For the second season in a row, the Texas Longhorns could make another midseason coordinator change, which would in turn become the third during the last six years for head coach Charlie Strong.
Following a disastrous road loss to the California Golden Bears on Saturday that featured numerous coverage busts and missed tackles, Strong said on Monday that the entire coaching staff is under evaluation and expressed dedication to fixing the defense, whatever that entails.
As a result, defensive coordinator Vance Bedford, who has worked with Strong at each of his two previous stops at Louisville and Florida, is increasingly embattled and could see his professional relationship with Strong end after more than six seasons as his defensive coordinator.
Publicly, Strong didn’t blame Bedford for the loss. Neither did players, including senior safety Dylan Haines and senior linebacker Tim Cole.
But that’s what Strong and the players are saying publicly.
What’s going on behind the scenes is an entirely different story, as the Texas head coach understands that his own future is now once again on the line.
If Strong is going to relieve Bedford of his duties as the defensive coordinator — or even take over calling the plays defensively — the time to do it is now, as the team still has 11 days to prepare for the Big 12 opener on the road against the Oklahoma State Cowboys.
It’s the only bye week, as the Longhorns will play games in nine consecutive weeks to finish the season.
The problem is that doing so would undermine Strong’s own job security and suggest that the program is not nearly as close to being back as it appeared with the resounding win over the Notre Dame Fighting Irish.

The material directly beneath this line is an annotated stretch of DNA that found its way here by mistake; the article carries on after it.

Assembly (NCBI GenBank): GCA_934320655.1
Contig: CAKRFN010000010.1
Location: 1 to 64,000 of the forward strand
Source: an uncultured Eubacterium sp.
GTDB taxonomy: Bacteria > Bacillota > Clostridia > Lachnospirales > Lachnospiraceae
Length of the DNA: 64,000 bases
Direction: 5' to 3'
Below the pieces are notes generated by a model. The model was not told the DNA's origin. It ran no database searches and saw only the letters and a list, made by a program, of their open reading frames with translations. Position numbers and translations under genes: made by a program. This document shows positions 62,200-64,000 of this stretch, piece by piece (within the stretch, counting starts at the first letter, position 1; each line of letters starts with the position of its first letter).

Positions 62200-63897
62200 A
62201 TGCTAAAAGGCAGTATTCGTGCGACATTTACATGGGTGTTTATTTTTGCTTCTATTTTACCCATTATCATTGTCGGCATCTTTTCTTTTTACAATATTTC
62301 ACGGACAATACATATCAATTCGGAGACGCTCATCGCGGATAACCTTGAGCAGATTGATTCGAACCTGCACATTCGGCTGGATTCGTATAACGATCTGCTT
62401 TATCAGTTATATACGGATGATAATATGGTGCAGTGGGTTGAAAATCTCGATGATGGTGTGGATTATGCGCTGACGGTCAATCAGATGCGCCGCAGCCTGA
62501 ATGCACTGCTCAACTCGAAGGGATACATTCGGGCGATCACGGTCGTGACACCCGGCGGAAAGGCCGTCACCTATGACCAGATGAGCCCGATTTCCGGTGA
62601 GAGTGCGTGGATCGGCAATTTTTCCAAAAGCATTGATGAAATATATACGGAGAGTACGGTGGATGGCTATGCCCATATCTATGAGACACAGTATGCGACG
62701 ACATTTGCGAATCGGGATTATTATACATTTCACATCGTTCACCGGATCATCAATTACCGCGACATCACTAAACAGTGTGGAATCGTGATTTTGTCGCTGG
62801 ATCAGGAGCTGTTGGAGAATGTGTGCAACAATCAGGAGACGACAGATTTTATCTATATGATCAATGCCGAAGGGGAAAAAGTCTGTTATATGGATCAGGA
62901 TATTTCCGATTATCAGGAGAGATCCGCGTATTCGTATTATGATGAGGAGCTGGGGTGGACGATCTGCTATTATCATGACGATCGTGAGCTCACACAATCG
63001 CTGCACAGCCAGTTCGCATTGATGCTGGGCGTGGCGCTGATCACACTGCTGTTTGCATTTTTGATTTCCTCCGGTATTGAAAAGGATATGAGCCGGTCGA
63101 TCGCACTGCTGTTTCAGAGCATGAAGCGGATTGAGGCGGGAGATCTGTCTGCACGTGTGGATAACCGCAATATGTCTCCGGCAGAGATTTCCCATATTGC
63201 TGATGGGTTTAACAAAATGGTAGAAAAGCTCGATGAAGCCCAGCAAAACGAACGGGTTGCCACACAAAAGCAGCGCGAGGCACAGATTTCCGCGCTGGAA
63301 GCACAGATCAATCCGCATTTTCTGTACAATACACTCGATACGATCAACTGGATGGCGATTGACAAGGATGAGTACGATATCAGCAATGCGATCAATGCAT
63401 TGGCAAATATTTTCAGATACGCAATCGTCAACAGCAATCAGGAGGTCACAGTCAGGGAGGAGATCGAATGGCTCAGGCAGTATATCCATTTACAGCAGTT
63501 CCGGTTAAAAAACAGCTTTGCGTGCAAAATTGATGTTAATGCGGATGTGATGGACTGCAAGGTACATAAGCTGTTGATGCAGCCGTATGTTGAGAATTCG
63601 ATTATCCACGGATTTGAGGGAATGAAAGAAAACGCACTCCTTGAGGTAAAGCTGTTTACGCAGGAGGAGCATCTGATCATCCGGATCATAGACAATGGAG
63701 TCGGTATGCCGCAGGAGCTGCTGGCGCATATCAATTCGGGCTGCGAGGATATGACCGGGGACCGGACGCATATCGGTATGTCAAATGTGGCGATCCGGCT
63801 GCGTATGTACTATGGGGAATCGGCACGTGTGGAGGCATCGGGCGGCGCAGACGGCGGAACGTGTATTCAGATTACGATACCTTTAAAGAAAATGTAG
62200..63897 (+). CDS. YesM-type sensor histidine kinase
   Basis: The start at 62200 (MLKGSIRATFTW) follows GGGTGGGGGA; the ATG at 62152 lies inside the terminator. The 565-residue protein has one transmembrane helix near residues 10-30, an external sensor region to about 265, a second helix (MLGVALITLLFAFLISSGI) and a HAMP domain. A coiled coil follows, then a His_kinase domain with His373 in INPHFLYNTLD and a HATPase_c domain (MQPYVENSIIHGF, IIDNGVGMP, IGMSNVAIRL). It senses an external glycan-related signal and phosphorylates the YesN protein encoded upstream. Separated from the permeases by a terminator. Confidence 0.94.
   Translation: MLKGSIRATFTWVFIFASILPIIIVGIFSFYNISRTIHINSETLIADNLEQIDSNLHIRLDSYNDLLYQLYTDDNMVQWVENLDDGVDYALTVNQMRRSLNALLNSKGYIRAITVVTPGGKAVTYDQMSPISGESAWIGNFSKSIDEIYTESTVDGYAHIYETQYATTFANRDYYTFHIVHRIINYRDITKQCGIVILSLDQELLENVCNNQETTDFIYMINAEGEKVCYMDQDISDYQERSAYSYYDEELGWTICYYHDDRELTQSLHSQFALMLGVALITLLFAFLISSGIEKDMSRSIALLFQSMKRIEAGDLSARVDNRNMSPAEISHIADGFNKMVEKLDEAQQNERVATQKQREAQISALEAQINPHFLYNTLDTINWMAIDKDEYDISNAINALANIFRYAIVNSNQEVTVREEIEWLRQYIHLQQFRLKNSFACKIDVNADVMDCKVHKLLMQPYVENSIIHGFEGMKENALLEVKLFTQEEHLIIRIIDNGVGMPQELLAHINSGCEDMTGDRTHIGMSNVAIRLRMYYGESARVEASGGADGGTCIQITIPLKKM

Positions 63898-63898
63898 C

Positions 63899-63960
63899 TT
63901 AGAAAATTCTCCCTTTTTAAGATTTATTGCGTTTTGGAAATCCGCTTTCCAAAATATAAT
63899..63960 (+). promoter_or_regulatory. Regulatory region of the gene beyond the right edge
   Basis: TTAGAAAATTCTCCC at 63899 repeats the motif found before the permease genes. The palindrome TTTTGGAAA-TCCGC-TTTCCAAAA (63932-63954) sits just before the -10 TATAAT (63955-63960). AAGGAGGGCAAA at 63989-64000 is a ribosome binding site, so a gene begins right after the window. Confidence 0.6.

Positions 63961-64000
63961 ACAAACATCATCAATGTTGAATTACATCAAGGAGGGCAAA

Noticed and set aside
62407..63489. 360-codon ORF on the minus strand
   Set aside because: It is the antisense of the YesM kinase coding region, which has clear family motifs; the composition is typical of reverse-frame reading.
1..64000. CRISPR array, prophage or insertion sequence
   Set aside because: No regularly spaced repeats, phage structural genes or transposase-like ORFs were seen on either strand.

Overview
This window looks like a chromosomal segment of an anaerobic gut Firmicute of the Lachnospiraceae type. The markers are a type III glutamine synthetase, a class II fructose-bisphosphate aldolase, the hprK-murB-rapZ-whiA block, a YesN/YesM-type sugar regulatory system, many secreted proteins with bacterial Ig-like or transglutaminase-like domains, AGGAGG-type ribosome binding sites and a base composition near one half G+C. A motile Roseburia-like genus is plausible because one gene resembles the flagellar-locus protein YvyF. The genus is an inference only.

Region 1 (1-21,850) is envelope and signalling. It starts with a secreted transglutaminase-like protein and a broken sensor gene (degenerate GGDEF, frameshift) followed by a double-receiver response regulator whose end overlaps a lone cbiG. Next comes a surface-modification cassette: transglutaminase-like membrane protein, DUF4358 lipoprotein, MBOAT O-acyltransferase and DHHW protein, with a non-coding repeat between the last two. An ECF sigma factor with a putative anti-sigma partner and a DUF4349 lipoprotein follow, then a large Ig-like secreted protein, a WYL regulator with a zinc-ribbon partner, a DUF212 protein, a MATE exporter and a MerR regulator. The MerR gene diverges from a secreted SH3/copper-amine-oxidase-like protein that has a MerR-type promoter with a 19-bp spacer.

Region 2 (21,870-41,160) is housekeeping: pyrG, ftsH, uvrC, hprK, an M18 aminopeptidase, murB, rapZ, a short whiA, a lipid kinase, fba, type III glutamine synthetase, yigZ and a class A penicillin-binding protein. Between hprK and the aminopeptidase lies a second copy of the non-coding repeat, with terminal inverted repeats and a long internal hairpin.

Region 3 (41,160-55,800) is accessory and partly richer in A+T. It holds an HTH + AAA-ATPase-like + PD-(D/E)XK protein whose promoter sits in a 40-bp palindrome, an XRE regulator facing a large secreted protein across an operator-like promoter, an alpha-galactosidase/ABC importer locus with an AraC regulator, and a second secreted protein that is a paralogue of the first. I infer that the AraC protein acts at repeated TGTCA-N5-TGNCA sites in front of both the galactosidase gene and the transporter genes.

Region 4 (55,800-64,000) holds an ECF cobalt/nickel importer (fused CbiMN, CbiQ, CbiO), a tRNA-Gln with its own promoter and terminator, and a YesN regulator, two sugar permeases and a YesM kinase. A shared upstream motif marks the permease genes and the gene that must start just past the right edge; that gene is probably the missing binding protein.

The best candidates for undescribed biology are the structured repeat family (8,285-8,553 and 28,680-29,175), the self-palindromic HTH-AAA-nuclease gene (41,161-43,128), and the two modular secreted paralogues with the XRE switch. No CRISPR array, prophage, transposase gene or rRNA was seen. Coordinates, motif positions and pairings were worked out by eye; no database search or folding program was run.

Removing Bedford would indicate that, once again, the head coach’s loyalty got the better of Strong until it put his own future in jeopardy, just as it did when he elected to keep offensive coordinator Mike Sanford for the 2011 season at Louisville and assistant head coach for the offense/quarterbacks coach Shawn Watson for the 2014 season.
It would mean that Strong once again wasted an offseason by failing to take the proper steps at the proper time, instead putting off that crucial decision making until the on-field results became untenable.
Removing Bedford would also be an admission that Strong made yet another mistake when putting together his first coaching staff at Texas, which now features Bedford and linebackers coach Brian Jean-Mary as the lone holdovers just into Strong’s third season.
However, there may be a middle ground here, as there was last season when Jay Norvell assumed play-calling duties and Watson faded into the background as the quarterbacks coach.
Strong also has a lot of faith in linebackers coach Brian Jean-Mary and could elevate him to defensive coordinator — on Monday Strong said that other coaches have the capability to handle the role — but Jean-Mary doesn’t have any experience as a defensive coordinator, having spent his entire career as a position coach.
Demoting Bedford might result in the Longhorns publicly saving some face over removing the defensive coordinator entirely, there’s just nothing obvious in Jean-Mary’s past that makes him an obvious solution.
And it wouldn’t really help perception that much.
Whatever the solution may be, Strong needs to find it quickly with the high-level passing attacks of Big 12 opponents looming and the goodwill he built with the 2016 class and the win over Notre Dame quickly evaporating.